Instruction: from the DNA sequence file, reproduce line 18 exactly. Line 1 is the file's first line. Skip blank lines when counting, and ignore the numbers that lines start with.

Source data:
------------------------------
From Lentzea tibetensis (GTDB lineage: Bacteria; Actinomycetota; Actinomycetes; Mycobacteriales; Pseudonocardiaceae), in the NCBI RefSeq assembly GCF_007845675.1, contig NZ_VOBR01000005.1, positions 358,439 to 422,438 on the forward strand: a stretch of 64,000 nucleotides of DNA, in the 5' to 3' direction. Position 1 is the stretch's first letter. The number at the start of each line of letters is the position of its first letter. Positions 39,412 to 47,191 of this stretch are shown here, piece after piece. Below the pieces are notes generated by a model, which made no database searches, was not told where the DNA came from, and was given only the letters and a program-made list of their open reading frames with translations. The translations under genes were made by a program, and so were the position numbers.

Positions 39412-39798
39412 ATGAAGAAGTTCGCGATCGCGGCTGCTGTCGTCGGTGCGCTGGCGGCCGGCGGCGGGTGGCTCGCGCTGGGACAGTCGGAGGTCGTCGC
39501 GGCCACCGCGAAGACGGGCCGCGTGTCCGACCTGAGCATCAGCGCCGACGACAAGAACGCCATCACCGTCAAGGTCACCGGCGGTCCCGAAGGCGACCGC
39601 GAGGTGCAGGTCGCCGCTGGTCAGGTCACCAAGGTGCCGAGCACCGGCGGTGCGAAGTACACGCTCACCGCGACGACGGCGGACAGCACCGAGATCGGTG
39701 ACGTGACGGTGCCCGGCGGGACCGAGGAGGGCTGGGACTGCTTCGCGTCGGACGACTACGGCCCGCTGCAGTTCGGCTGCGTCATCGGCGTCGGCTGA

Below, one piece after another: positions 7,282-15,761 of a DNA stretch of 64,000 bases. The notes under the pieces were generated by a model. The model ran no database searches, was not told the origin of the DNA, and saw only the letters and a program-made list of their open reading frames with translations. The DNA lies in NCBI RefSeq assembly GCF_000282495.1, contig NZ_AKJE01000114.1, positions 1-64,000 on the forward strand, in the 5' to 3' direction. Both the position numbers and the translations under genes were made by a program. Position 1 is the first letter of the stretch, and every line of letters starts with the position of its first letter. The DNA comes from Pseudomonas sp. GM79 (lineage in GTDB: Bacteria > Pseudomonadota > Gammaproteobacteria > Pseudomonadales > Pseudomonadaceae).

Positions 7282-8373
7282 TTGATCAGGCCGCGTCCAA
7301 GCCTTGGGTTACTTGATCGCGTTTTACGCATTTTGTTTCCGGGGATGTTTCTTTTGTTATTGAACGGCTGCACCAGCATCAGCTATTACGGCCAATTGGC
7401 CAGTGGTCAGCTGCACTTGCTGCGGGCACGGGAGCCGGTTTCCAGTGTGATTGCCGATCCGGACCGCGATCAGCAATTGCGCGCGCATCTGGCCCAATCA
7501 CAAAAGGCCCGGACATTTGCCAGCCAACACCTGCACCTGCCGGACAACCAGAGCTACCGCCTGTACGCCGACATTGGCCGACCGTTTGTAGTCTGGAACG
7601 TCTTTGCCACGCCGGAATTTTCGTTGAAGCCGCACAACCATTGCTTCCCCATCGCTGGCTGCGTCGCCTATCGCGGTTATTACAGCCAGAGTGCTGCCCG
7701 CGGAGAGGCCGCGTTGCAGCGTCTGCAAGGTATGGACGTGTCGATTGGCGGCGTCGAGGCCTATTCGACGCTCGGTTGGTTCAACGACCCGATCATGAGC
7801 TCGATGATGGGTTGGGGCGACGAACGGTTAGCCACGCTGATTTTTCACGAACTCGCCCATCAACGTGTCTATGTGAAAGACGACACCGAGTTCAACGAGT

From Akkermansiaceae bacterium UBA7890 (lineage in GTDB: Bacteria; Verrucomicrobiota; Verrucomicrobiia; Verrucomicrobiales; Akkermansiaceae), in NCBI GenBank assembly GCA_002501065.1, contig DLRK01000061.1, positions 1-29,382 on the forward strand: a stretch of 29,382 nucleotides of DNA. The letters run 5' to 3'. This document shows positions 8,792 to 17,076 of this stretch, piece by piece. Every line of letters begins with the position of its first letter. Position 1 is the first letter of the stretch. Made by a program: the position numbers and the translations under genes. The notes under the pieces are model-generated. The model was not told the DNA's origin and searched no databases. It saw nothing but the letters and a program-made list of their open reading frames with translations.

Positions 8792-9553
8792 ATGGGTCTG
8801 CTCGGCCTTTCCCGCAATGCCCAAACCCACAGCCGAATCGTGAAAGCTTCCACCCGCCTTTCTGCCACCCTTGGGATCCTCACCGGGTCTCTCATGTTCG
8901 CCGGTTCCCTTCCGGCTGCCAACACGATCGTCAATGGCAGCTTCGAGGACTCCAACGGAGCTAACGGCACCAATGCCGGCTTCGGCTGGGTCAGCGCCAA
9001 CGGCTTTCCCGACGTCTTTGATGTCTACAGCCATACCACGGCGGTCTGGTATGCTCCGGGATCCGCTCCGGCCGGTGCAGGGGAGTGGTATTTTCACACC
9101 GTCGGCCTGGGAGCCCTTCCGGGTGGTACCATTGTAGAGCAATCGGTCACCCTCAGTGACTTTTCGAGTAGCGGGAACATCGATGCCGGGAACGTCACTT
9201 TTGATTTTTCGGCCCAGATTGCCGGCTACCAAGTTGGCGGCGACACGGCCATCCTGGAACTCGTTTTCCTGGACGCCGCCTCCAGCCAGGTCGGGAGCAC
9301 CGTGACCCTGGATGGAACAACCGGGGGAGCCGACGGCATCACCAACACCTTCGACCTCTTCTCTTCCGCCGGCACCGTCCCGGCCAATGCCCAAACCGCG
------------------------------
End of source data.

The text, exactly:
8792 ATGGGTCTG